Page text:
Hua Hsu

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Hua Hsu
Born Illinois
Residence Brooklyn
Alma mater University of California, Berkeley
Harvard University
Occupation Professor, writer
Employer Vassar College
The New Yorker
Notable work A Floating Chinaman

Hua Hsu is an Asian-American writer and academic. He is a tenured associate professor of English and director of American Studies at Vassar College and staff writer at The New Yorker. His work includes investigations of immigrant culture in the United States, as well as public perceptions of diversity and multiculturalism. He is the author of A Floating Chinaman: Fantasy and Failure Across the Pacific.

Early life[edit]

A second generation Taiwanese American, Hsu was born in Illinois before moving to Plano, then Richardson, Texas.[1] His family then moved to southern California,[1] then ultimately Cupertino, California,[2] where his father was an engineer; his mother stayed at home with Hua.[1] The family lived in Cupertino from about the time Hua was nine to 18, though his father moved to Taiwan to pursue work and Hua often spent summers and other school vacations there.[3] In Cupertino, Hsu attended high school with Ben Cho, who went on to become a fashion designer.[4]

Hsu attended college at the University of California, Berkeley, where he studied political science.[1] He graduated in 1999.[1] He next attended Harvard University to study Asian-American literature in graduate school,[1] earning a PhD in the History of American Civilization department (American Studies) in 2008.[5] Louis Menand advised his dissertation,[6] entitled "Pacific Crossings: China, the United States, and the Transpacific Imagination."[5]

Career[edit]

Hsu is a tenured associate professor of English and director of American Studies at Vassar College[7] and contributor to The New Yorker. His work includes investigations of immigrant culture in the United States, as well as public perceptions of diversity and multiculturalism. Other research work and interests include studies of literary history and arts criticism.[8]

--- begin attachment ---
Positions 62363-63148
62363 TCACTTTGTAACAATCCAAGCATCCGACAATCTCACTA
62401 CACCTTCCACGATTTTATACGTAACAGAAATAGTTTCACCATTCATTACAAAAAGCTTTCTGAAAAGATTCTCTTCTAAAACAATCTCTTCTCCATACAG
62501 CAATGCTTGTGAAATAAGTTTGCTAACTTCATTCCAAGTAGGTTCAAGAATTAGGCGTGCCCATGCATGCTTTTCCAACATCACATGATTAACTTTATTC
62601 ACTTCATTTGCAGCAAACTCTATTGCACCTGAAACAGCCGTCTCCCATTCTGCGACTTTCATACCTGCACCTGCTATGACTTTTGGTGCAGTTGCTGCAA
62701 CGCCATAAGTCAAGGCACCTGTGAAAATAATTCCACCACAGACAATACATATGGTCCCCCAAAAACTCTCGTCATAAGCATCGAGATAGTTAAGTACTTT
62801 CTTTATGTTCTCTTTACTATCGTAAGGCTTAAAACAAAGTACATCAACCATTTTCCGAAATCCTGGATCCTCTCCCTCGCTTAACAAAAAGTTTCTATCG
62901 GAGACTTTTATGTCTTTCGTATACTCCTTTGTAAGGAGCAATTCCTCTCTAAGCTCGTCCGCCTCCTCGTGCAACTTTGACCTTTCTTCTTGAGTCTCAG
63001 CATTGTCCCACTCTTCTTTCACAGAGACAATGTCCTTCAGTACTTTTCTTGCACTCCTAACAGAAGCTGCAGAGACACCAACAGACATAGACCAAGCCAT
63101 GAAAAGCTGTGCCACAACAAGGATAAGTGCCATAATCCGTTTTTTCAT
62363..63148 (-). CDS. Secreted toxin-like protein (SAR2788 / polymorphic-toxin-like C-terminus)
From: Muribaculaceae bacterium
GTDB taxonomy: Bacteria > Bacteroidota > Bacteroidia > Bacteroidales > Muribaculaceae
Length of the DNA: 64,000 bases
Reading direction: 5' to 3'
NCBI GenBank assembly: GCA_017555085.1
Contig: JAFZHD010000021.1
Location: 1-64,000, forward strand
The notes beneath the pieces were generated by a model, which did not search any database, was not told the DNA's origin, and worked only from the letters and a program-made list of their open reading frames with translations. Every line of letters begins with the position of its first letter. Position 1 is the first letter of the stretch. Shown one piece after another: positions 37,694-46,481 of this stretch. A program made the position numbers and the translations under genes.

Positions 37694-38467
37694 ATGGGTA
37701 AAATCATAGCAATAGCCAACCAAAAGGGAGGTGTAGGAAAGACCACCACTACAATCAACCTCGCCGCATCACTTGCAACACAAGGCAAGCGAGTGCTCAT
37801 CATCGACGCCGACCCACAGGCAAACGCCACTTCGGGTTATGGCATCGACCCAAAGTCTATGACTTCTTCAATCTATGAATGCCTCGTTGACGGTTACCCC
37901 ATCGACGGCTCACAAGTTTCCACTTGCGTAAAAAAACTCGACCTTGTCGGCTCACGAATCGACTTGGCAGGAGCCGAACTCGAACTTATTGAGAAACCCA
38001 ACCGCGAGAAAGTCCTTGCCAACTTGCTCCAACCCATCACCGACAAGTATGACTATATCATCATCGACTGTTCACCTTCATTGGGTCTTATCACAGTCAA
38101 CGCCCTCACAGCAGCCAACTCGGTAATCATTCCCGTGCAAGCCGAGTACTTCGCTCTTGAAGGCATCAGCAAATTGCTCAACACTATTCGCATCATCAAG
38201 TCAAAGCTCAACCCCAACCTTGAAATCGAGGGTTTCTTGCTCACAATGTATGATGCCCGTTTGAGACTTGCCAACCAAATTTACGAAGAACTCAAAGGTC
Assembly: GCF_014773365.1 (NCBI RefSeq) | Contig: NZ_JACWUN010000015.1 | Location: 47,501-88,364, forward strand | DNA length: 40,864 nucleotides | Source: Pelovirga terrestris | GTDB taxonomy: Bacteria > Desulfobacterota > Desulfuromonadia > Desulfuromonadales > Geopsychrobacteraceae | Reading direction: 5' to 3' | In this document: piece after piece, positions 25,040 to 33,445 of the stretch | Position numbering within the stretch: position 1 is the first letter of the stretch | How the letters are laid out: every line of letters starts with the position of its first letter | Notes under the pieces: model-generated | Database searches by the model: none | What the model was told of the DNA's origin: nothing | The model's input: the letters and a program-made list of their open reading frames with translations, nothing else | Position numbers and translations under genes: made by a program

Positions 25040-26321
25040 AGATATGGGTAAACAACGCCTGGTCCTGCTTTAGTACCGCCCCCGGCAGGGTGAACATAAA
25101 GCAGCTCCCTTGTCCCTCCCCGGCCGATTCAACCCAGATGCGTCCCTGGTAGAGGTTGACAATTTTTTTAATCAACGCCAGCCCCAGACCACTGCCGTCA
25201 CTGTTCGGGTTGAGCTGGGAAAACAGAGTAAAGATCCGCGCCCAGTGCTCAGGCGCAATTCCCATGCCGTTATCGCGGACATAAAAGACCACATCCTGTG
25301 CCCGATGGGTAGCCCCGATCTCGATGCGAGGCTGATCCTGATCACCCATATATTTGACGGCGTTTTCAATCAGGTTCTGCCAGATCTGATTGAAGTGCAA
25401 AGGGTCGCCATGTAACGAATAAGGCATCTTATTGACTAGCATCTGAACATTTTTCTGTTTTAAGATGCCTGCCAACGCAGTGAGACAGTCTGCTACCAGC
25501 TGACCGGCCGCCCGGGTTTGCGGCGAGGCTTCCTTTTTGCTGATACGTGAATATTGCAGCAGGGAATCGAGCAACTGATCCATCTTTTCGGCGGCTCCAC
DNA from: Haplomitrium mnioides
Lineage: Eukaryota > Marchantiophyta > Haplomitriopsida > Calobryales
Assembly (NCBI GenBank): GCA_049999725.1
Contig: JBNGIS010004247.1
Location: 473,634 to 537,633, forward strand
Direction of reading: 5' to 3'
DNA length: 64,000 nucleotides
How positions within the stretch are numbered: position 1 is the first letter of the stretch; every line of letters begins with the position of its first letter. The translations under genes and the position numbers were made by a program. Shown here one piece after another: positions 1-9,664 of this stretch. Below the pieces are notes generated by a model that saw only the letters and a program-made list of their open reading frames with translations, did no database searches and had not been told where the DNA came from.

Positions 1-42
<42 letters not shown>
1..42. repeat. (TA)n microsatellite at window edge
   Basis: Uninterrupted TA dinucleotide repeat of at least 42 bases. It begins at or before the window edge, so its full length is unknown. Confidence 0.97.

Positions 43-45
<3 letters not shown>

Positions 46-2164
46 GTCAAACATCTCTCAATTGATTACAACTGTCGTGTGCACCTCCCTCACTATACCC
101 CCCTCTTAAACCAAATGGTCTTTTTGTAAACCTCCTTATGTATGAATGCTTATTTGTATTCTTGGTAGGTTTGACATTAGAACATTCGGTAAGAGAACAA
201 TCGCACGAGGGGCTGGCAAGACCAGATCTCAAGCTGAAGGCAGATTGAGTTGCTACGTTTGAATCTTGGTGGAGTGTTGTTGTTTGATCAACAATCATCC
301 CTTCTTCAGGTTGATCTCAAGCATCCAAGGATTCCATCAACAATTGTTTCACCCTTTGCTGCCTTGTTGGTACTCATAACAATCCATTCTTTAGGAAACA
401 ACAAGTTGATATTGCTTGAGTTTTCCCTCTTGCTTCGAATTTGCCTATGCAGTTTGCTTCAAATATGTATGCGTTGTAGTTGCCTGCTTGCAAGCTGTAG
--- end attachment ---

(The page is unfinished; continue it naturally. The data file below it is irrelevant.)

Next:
Hsu has been a fellow at New America, a public policy think tank and a contributor to The New Yorker, The Atlantic, Slate, and The Wire.[9][10][11] He is a board member of the Asian American Writers' Workshop.[12] His book, A Floating Chinaman: Fantasy and Failure Across the Pacific,[13] was published in June 2016 by Harvard University Press.[14]

In 2017, Hsu became a staff writer at The New Yorker.[15]

Personal life[edit]

Hsu lives in Brooklyn.[16] He is married with a son.[1]

Bibliography[edit]

Books[edit]

  • Hsu, Hua (2016). A floating Chinaman : fantasy and failure across the Pacific. Cambridge, Mass.: Harvard UP. 

Essays and reporting[edit]

See also[edit]

References[edit]

  1. ^ a b c d e f g "Episode 29: Professor and New Yorker Writer Hua Hsu by Mary H.K. Choi". Hey, Cool Job. March 16, 2018. Retrieved April 25, 2018. 
  2. ^ http://blog.angryasianman.com/2016/06/angry-reader-of-week-hua-hsu.html
  3. ^ Hsu, Hua (June 18, 2012). "How Rock Ballads Brought My Father's American Dream To Life". NPR. Retrieved April 25, 2018. 
  4. ^ Hsu, Hua (2017-06-29). "Ben Cho, a New York Icon Who Gave Me a Sense of What's Possible". The New Yorker. ISSN 0028-792X. Retrieved 2018-04-25. 
  5. ^ a b "Alumni Publications". American Studies – The Graduate School of Arts and Sciences at Harvard University. Retrieved April 25, 2018. 
  6. ^ Mistry, Anupa (June 9, 2016). "Yaa Gyasi And Hua Hsu Talk About Writing". The Fader. Retrieved April 25, 2018. 
  7. ^ "Hua Hsu - English Department - Vassar College". english.vassar.edu. Retrieved 2017-09-12. 
  8. ^ "Vassar Faculty and Staff". Vassar English Department. Vassar College. Retrieved February 16, 2016. 
  9. ^ "Hua Hsu, New America Fellow". New America. Retrieved February 16, 2016. 
  10. ^ "Authors: Hua Hsu". Slate. 
  11. ^ "Author: Hua Hsu". The Atlantic. 
  12. ^ Romano, Evan (2017-03-13). "Brooklyn 100 Influencer: Hua Hsu, The 'New Yorker'". Brooklyn Magazine. Retrieved 2017-09-12. 
  13. ^ Nguyen, Viet Thanh (2016-07-22). "Reconsidering the Work of a Chinese Immigrant Writer of the 1930s". The New York Times. ISSN 0362-4331. Retrieved 2017-09-12. 
  14. ^ "Contributors: Hua Hsu". The New Yorker. Retrieved February 16, 2016. 
  15. ^ "Hua Hsu". The New Yorker. Retrieved 2018-04-25. 
  16. ^ "The 100 Most Influential People in Brooklyn Culture 2017". Brooklyn Magazine. 13 March 2017. Retrieved 12 September 2017. 
  17. ^ Online version is titled "Mackelmore, the hip-hop villain".
  18. ^ Online version is titled "Kendrick Lamar's holy spirit".
  19. ^ Online version is titled "Bjõrk's visions of an enchanted future".